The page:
Mentions: The mean age of the participants were 29 ± 4.87 (for computer users) and 31 ± 6.23 (for non computer users) and most of them were males (57.6%) (Table 1). Table 1 also shows a significant difference (p = 0.001) in the amount of time spent daily on the computer by the two groups. Comparing the prevalence of SRMS between the computer and non-computer users over the past 7 days revealed a significantly higher prevalence of SRMS in the computer users than the non computer users (χ2 = 39.11, p = 0.001, prevalence ratio 2.03) as seen in table 2. The difference in the prevalence of SRMS during the past 12 months between the computer and the non computer users was significant as well (χ2 = 53.56, p = 0.001, prevalence ratio 2.7) with higher prevalence in the computer users. In terms of the anatomical distribution of SRMS over the past 7 day duration, the neck was mostly reported as the site of SRMS in the computer users (33.9%) while low back was the most prevalent (11.4%) for the non computer users (figure 1). During the past 12 months for both groups (figure 2), the neck was the site with the most prevalent SRMS (64.0% and 33.9% for the computer and non computer users respectively). Over the past 7 days, the ankle/feet were least reported (6.4%) site of MSD in the computer users while the elbow was least reported (3.0%) in the non computer users. During the past 12 months in the computer users, the low back was next in prevalence to the neck and similarly, the least SRMS was reported in the ankles/feet (13.1%). For the non computer users however, hips/thighs were the least reported site of SRMS (7.6%) during the past 12 month duration.


Differences in prevalence of self-reported musculoskeletal symptoms among computer and non-computer users in a Nigerian population: a cross-sectional study.

Ayanniyi O, Ukpai BO, Adeniyi AF - BMC Musculoskelet Disord (2010)

Twelve month prevalence of SRMS among computer and non computer users by anatomical distribution.
© Copyright Policy - open-access
Related In: Results  -  Collection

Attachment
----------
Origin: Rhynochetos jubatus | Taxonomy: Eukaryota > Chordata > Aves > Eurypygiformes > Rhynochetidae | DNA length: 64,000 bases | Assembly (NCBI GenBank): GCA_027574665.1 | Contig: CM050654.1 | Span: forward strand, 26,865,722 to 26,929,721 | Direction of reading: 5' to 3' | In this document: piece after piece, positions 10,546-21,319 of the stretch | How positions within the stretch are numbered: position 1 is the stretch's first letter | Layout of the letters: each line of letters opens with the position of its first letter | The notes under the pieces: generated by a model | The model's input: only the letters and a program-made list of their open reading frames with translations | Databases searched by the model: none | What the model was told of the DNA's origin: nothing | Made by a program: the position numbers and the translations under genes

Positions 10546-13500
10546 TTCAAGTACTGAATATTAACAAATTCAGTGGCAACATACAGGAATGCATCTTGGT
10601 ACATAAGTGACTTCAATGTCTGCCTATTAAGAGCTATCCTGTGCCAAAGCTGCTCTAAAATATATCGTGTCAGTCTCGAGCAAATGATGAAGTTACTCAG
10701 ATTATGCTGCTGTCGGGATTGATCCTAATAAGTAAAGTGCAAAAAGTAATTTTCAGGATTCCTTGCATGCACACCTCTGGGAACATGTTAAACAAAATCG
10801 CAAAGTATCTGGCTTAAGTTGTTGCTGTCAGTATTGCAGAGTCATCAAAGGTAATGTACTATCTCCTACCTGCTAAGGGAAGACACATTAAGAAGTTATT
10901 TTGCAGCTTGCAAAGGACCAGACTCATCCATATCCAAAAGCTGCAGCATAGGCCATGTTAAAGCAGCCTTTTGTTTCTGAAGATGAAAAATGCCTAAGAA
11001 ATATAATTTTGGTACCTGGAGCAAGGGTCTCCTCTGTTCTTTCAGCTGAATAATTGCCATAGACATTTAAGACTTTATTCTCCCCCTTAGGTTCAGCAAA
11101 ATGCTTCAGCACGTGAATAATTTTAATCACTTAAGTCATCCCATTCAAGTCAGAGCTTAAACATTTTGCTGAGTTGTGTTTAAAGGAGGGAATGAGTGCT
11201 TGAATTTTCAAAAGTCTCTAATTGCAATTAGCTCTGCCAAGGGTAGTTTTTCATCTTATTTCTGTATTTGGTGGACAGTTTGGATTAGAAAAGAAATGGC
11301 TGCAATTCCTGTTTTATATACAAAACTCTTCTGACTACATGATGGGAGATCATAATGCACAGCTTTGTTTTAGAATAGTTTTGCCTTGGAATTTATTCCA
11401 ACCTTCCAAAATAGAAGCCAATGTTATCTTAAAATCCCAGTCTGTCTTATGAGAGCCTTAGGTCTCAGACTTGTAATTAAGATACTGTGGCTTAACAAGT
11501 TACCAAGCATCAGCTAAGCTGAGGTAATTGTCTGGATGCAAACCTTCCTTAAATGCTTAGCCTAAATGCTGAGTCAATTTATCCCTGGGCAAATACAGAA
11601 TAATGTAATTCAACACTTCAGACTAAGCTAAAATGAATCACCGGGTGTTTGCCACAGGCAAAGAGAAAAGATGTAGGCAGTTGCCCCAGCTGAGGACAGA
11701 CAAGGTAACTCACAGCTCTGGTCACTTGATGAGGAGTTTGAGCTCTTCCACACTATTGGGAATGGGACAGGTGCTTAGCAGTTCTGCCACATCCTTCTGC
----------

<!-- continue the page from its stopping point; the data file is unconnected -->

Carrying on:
License
Show All Figures
getmorefigures.php?uid=PMC2927507&req=5

Figure 2: Twelve month prevalence of SRMS among computer and non computer users by anatomical distribution.
Mentions: The mean age of the participants were 29 ± 4.87 (for computer users) and 31 ± 6.23 (for non computer users) and most of them were males (57.6%) (Table 1). Table 1 also shows a significant difference (p = 0.001) in the amount of time spent daily on the computer by the two groups. Comparing the prevalence of SRMS between the computer and non-computer users over the past 7 days revealed a significantly higher prevalence of SRMS in the computer users than the non computer users (χ2 = 39.11, p = 0.001, prevalence ratio 2.03) as seen in table 2. The difference in the prevalence of SRMS during the past 12 months between the computer and the non computer users was significant as well (χ2 = 53.56, p = 0.001, prevalence ratio 2.7) with higher prevalence in the computer users. In terms of the anatomical distribution of SRMS over the past 7 day duration, the neck was mostly reported as the site of SRMS in the computer users (33.9%) while low back was the most prevalent (11.4%) for the non computer users (figure 1). During the past 12 months for both groups (figure 2), the neck was the site with the most prevalent SRMS (64.0% and 33.9% for the computer and non computer users respectively). Over the past 7 days, the ankle/feet were least reported (6.4%) site of MSD in the computer users while the elbow was least reported (3.0%) in the non computer users. During the past 12 months in the computer users, the low back was next in prevalence to the neck and similarly, the least SRMS was reported in the ankles/feet (13.1%). For the non computer users however, hips/thighs were the least reported site of SRMS (7.6%) during the past 12 month duration.